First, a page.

ALMO looks set for chop as cabinet passes decision
England’s largest arm’s-length management organisation is set to be axed despite achieving the best inspection results in the country.
Councillors are planning to scrap Sheffield Homes, which has managed Sheffield Council’s 42,000 homes since 2004 - making it the second major ALMO in a Labour-controlled authority to be brought in-house in a week.
Cabinet members agreed at a meeting last night that the council’s ‘preferred option’ is to move housing management in-house.
The authority will now conduct a non-binding ballot of tenants and make a final decision in March.
The ALMO has been awarded the maximum three-star rating from the Audit Commission three times.
But the report to cabinet said an inhouse service offers scope for significant savings without aff ecting frontline services, and would also bring back direct responsibility between members, staff and tenants.
Another Labour-controlled authority, Islington Council, also wants to bring its ALMO back in-house to save £1.5 million a year. Homes for Islington manages 29,500 properties.
James Murray, cabinet member for housing at Islington, said the savings and the uncertainty over the future of ALMOs ‘tipped the balance’ in favour of a move to in-house management.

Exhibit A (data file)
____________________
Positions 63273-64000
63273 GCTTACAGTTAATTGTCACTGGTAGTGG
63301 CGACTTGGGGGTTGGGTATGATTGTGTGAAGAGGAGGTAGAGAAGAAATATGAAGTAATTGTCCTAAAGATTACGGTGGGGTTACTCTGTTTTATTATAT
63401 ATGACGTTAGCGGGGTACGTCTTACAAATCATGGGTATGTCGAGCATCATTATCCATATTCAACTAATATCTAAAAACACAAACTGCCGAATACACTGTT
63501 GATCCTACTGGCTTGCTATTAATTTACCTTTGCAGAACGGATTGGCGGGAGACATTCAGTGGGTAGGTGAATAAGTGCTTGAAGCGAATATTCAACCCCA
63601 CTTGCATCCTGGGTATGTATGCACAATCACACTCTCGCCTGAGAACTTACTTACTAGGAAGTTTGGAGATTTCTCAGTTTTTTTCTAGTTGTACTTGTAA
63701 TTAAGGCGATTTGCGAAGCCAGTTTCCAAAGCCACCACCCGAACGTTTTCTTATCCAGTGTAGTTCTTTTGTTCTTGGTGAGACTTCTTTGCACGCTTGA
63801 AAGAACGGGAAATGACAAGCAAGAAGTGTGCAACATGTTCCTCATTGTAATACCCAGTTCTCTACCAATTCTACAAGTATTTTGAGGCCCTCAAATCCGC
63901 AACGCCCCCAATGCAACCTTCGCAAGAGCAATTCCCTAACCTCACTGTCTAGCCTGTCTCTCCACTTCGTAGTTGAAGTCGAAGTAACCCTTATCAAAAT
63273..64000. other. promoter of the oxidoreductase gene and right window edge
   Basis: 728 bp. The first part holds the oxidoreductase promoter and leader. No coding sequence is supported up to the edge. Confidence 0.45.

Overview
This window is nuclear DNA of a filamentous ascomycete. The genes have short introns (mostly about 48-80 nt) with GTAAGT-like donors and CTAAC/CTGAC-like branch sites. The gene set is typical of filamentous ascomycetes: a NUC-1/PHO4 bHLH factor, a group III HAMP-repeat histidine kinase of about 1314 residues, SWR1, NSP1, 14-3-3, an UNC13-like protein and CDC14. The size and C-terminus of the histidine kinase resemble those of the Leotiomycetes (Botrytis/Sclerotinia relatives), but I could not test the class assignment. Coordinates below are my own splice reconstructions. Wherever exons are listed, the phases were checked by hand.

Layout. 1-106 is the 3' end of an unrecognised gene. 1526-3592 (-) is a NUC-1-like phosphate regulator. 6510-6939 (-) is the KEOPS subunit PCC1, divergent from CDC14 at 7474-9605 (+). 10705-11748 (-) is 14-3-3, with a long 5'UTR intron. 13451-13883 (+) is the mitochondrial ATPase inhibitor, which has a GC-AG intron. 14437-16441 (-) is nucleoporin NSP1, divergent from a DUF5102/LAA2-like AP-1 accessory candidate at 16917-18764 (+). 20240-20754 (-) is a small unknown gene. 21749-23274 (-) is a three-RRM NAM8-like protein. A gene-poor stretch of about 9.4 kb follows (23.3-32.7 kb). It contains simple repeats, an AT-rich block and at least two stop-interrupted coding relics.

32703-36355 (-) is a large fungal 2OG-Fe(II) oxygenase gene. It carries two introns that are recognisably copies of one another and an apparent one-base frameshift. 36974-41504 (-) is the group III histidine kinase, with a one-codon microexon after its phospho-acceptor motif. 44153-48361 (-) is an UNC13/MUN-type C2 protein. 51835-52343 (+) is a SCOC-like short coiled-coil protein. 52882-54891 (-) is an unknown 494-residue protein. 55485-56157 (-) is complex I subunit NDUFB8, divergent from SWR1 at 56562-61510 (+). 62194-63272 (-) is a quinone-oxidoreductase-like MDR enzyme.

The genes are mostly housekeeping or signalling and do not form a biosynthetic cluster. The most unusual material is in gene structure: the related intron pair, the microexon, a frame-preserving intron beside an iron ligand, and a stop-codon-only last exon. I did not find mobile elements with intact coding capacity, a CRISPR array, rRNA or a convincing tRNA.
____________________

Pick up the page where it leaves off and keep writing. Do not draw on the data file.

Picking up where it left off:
The number of ALMOs has fallen from 69 in 2010 managing around 1 million council properties to 60 managing around 860,000 homes across 59 local authorities.
ALMOS were set up from 2002 to access decent homes funding but as these programmes come to an end councils are thinking about alternative housing management options.
The government will shortly publish an update to its 2006 guidance for local authorities with ALMOs. It is expected to stress the need for councils seeking to disband their ALMOs to explain all the options to tenants and provide a transparent consultation process.
Gwyneth Taylor, policy director of the National Federation of ALMOs, said some councils were not involving tenants enough during discussions.
A council spokesperson said: ‘Any decision about arrangements in Sheffield will be subject to a consultation and tenant ballot, which will inform a final decision to be made by cabinet.
‘We expect that a single organisation would be cheaper than a separate one. Further verification of financial assumptions is being undertaken prior to details being published as part of the public consultation.’